|Herbert George Wells|
|Place of origin:||Earth|
|First seen in:||Timelash|
|Appearances:||COMIC: The Time Machination|
|Main actor:||David Chandler|
|Behind the scenes video|
Herbert George Wells (21 September 1866 - 13 August 1946)[source needed], better known as H. G. Wells, was an author native to 19th and 20th century Earth. After a life-changing encounter with the Sixth Doctor, he coined the phrase "science fiction" and began to write novels in that genre. Two of his novels in particular — The Time Machine and The War of the Worlds — later had both subtle and significant impact upon the Doctor's life.
Adventures with the Doctor
While holidaying in Scotland during the summer of 1885, a young H.G. Wells experimented with magic and believed he had summoned both Vena, who had appeared via the Timelash, and the Sixth Doctor, whose TARDIS seemed to follow her. The Doctor found Wells somewhat irritating. Wells accompanied the Doctor to the planet Karfel and helped him defeat the despotic Borad. Along the way, Wells found inspiration for the fiction he would write and publish. Thanks to the Doctor, Wells also inadvertently coined the phrase "science fiction". (TV: Timelash)
However, Wells did not begin writing these adventures until after another meeting with the Doctor, this time in his tenth incarnation, in 1889. Wells assisted the Doctor against both the time traveller Jonathan Smith and members of the Torchwood Institute. (COMIC: The Time Machination) After the Doctor's departure, Wells witnessed the arrival of a past incarnation of the Doctor and Leela, but did not make himself known to them. (COMIC: The Time Machination)
- As his future self expected another meeting later in Wells' timeline, it seems that this occurred during a third or later meeting (from Wells' point of view).
- It is implied that Tolliver is the protagonist of Wells' The Time Machine. However, it seemed equally plausible that the Doctor himself had provided that inspiration.
- Disbelieving in time machines, Laurence Scarman compared the Fourth Doctor's assertions to the "scientific romances of Mr. Wells." (TV: Pyramids of Mars) Other scoffers have made similar statements. (TV: Horror of Fang Rock, TV: Black Orchid)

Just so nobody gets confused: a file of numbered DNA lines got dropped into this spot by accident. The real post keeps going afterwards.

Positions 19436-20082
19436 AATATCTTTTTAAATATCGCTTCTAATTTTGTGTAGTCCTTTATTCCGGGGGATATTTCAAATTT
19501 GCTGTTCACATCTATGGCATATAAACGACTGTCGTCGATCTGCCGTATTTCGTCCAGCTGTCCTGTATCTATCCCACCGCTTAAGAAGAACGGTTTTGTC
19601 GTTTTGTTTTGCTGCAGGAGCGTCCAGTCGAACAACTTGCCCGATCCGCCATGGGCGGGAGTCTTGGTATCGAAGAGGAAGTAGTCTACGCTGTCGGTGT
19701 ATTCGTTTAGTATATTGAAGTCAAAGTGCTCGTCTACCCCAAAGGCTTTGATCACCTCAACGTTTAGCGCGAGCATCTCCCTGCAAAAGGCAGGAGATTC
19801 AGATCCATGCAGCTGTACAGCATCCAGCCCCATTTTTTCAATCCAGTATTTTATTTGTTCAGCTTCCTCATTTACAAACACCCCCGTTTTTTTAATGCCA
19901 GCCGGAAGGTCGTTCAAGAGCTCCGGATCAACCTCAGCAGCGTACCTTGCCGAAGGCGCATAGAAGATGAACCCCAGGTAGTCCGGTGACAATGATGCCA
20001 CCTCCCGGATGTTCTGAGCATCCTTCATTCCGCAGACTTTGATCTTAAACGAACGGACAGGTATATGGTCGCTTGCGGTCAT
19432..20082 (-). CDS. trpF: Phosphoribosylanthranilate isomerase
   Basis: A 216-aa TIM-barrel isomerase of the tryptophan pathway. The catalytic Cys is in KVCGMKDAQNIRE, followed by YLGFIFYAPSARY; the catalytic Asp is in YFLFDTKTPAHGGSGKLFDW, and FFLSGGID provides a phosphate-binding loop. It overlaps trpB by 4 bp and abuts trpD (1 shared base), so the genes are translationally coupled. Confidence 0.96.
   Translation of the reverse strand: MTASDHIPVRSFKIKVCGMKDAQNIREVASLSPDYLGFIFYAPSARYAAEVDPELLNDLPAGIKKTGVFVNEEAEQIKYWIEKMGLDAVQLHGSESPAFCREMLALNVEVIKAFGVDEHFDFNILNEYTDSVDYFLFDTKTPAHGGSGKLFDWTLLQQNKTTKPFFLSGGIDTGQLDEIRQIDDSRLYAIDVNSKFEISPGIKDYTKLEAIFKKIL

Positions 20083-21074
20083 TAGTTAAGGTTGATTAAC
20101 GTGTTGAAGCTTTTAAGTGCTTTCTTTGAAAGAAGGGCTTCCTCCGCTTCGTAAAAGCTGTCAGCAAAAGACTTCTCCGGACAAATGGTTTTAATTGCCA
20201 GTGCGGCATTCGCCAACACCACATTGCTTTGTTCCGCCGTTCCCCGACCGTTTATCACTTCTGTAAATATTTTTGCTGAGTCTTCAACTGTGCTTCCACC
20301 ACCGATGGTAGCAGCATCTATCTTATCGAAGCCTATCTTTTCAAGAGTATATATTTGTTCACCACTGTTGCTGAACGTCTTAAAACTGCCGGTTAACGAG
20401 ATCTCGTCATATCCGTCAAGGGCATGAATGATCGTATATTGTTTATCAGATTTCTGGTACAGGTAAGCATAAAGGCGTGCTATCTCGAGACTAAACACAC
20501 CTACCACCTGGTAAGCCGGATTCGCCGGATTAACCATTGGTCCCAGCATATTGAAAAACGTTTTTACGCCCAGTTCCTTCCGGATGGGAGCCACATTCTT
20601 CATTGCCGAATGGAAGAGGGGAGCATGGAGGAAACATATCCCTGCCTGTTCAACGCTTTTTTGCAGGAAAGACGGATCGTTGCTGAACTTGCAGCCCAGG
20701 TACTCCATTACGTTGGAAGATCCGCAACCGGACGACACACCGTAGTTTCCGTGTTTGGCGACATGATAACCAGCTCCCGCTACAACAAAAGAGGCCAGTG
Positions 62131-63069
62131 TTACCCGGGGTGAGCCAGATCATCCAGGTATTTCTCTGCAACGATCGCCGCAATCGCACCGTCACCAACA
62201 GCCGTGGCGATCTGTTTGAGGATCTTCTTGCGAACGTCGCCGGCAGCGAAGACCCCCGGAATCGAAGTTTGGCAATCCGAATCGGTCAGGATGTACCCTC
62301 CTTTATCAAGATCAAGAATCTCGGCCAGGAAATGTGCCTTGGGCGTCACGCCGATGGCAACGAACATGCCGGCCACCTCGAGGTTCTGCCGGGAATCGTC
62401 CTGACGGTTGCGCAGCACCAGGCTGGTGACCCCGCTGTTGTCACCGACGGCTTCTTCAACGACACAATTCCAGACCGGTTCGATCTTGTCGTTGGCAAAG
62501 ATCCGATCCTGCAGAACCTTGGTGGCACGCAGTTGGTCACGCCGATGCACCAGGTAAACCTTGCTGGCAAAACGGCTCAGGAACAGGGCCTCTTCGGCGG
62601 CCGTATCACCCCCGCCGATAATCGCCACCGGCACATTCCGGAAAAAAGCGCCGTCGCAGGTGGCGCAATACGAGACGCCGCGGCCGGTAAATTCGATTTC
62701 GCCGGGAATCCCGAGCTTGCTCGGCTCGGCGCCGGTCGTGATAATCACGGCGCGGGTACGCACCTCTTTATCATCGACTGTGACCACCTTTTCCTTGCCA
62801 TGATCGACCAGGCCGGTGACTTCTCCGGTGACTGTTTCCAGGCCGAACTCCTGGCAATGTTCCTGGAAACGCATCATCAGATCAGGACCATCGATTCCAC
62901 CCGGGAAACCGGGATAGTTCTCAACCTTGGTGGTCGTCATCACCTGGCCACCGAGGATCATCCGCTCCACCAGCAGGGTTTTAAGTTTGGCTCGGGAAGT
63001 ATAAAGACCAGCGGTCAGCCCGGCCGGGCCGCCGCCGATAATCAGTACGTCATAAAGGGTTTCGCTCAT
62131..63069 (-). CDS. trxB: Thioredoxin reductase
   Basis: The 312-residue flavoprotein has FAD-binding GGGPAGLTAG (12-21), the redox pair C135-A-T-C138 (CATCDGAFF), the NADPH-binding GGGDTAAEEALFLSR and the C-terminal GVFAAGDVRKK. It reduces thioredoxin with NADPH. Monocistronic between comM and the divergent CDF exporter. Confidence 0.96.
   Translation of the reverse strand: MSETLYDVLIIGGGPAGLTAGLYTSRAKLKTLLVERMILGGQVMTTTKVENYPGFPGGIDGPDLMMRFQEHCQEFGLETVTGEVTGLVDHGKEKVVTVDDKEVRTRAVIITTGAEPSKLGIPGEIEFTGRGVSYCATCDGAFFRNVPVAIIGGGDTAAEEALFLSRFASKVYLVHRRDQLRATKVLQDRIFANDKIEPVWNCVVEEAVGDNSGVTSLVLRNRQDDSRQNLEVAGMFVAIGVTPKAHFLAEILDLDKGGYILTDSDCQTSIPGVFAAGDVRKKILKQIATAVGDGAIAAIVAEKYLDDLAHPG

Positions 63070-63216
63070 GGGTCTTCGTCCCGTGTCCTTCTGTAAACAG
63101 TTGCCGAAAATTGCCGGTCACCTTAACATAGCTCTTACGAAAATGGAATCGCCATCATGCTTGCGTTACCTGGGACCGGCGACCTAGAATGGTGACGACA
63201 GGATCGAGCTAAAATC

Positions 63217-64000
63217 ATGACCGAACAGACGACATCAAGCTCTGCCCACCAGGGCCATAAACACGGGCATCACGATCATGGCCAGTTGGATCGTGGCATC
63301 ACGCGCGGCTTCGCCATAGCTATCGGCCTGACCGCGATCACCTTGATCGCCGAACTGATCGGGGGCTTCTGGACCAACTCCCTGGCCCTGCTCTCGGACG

- As a child, Ian Chesterton loved the works of both Wells and Jules Verne. Their stories inspired him to pursue a career in science. (PROSE: The Eleventh Tiger)
- Sarah Jane Smith had a copy of a volume of Wells' short stories in her library. (TV: Invasion of the Bane)
- The Eighth Doctor once noted that Wells was an enthusiast, "especially for the ladies." (PROSE: The Eight Doctors)
- On 30 October 1938, actor Orson Welles mounted a radio production of Wells' The War of the Worlds, which was presented as a news broadcast; the resulting production sparked a nationwide panic. Unknown to the public at large, however, an actual invasion attempt occurred during this time which was thwarted by the Eighth Doctor. (AUDIO: Invaders from Mars)
- The Eighth Doctor once noted that Wells had "possesse[d] a most passionate concern for Man and Society". (PROSE: Casualties of War)
- The Master once met the titular character of The Invisible Man in the Land of Fiction. (COMIC: Character Assassin)
- When Balmoral Castle was taken by the Judoon in 1902, Captain Carruthers compared the Doctor's explanation to the works of Wells. (PROSE: Revenge of the Judoon)
- Tommy Morgan had read The First Men in the Moon, and was therefore unfazed when the Eighth Doctor claimed to be an alien. (PROSE: Far from Home)
- For references to The Time Machine and The War of the Worlds, specifically, see entries on those novels.
Behind the scenes
- Doctor Who owes an obvious debt to Wells. The idea of a time machine originated in Wells' The Time Machine, and the plot of The Daleks has a lot of similarity to George Pal's movie adaptation of The Time Machine. The Daleks themselves resemble the Martians of The War of the Worlds. So unsurprisingly, a number of affectionate references to H. G. Wells have found their way into the series.
- Though Timelash suggests otherwise, in reality it was not H. G. Wells who coined the term "science fiction," but Hugo Gernsback.